THE HARN by emily case


This is the Paula and Marshall Criser Garden, created by the UF graduate Aaron Lee Wiener.

This piece was particularly interesting to me because of the fact that it was a garden. I usually don't think too much about the way plants are aligned in gardens, but the way that the museum actually frames this little garden forced me to recognize it as art. Furthermore, the way that the landscape artist uses foreground, mid ground, and background shows the thought that clearly went into this display. Also because of this, I do not think the same effect would be established through just pictures, which would not capture the element of 3D. Just sitting there in front of it, I was able to feel at peace and entranced by the rhythm and order of the garden.


Taking a closer look at an etching by Giovanni Battista Piranesi.

This particular exhibit was filled with intricate drawings and sketches. I liked that the museum grouped all of these black, white, and grayscale pieces together, because that element of continuity illuminated the differences between artists and styles. For example, the black and white Piranesi drawing pictured above was much different from a Henri Matisse piece in the same room. Also, this room had magnifying glasses in it. Originally I found this silly, but it was cool to get a closer look, particularly on this piece of art. You could truly see how overwhelmingly intricate the etchings were.


The feminist exhibit had mostly posters by the Guerrilla Girls, the second picture being my favorite... though it was hard to choose.

One of my core values is without a doubt the equality of women on all fronts. Seeing these posters, which actively call out the inequality of women in art, was incredibly saddening. This art was just as much informative as it was visually pleasing, and I know I definitely learned from it. The information was presented in a way that was logical and fact-based, which was even cooler. The piece that made me the most emotional, pictured above, was a collection of quotes from prominent male historical figures, who were saying misogynistic things about women. I felt betrayed and saddened by this, but also hopeful because the artists are bringing these issues to light, and fighting for gender equality on a platform I don't actively think about.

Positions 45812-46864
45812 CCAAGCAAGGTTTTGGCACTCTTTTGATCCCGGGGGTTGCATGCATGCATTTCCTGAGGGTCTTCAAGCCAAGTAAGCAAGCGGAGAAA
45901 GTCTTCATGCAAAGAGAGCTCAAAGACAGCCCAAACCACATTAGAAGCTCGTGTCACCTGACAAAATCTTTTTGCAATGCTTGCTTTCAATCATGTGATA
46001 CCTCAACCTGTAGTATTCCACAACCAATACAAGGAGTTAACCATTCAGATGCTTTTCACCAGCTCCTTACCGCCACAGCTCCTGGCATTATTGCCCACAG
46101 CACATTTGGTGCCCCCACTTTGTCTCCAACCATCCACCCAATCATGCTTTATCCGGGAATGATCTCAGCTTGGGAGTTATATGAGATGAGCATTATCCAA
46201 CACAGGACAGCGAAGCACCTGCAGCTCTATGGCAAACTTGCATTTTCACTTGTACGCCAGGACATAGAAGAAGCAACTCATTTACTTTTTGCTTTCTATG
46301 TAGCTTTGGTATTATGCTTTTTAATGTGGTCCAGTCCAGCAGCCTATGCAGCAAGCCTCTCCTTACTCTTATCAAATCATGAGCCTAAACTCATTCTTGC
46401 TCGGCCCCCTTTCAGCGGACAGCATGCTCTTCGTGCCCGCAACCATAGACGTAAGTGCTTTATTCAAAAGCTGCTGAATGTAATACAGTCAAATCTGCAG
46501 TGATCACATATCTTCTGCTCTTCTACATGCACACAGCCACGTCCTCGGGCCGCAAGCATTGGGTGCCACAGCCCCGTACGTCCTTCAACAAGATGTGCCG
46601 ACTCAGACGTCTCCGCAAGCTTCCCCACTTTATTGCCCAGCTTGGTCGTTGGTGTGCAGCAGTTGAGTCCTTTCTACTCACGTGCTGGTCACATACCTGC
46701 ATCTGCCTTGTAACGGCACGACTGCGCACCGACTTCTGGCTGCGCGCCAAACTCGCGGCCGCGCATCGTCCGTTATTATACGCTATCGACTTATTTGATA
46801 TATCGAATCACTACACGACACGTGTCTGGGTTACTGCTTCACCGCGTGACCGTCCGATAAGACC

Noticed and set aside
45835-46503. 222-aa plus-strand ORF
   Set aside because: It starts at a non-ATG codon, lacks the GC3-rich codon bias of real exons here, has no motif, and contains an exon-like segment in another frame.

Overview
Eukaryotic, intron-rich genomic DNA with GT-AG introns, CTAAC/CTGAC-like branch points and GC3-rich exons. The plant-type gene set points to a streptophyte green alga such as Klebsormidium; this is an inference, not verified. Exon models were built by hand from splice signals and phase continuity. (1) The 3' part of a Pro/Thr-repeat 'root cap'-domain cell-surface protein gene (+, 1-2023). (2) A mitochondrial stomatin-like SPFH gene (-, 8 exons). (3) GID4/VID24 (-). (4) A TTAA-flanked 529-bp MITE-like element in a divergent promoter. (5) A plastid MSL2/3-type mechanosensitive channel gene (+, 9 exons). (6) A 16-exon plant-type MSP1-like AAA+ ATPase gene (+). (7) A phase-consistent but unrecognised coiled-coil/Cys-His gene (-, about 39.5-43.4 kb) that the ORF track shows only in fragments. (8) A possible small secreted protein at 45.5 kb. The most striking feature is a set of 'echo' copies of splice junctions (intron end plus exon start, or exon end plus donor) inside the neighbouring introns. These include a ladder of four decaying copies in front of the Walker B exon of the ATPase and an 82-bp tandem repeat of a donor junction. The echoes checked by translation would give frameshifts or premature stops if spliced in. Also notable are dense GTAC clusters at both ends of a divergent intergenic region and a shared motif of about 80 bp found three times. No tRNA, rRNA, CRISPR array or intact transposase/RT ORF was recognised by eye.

This oil painting is "City Blocks" by Bertram Hartman.

The picture above represents the good life to me for a few reasons, even though at first glance it seems kind of gray. First, I grew up in Chicago, and big cities are comforting to me. I miss living among sky scrapers, and this photo brought back a lot of memories for me. I aspire to move back to a big city one day, which is why this represents my good life. Furthermore, I found the perspective in this painting to be very dynamic and exciting, much like the bustle of a city. I don't want my future life to be boring, and as we discussed many weeks ago, it is hard to be content in the same situation for long since we adapt. Adventure and continual moving (physical and mental) are important for the good life, which I think is exhibited in this image.

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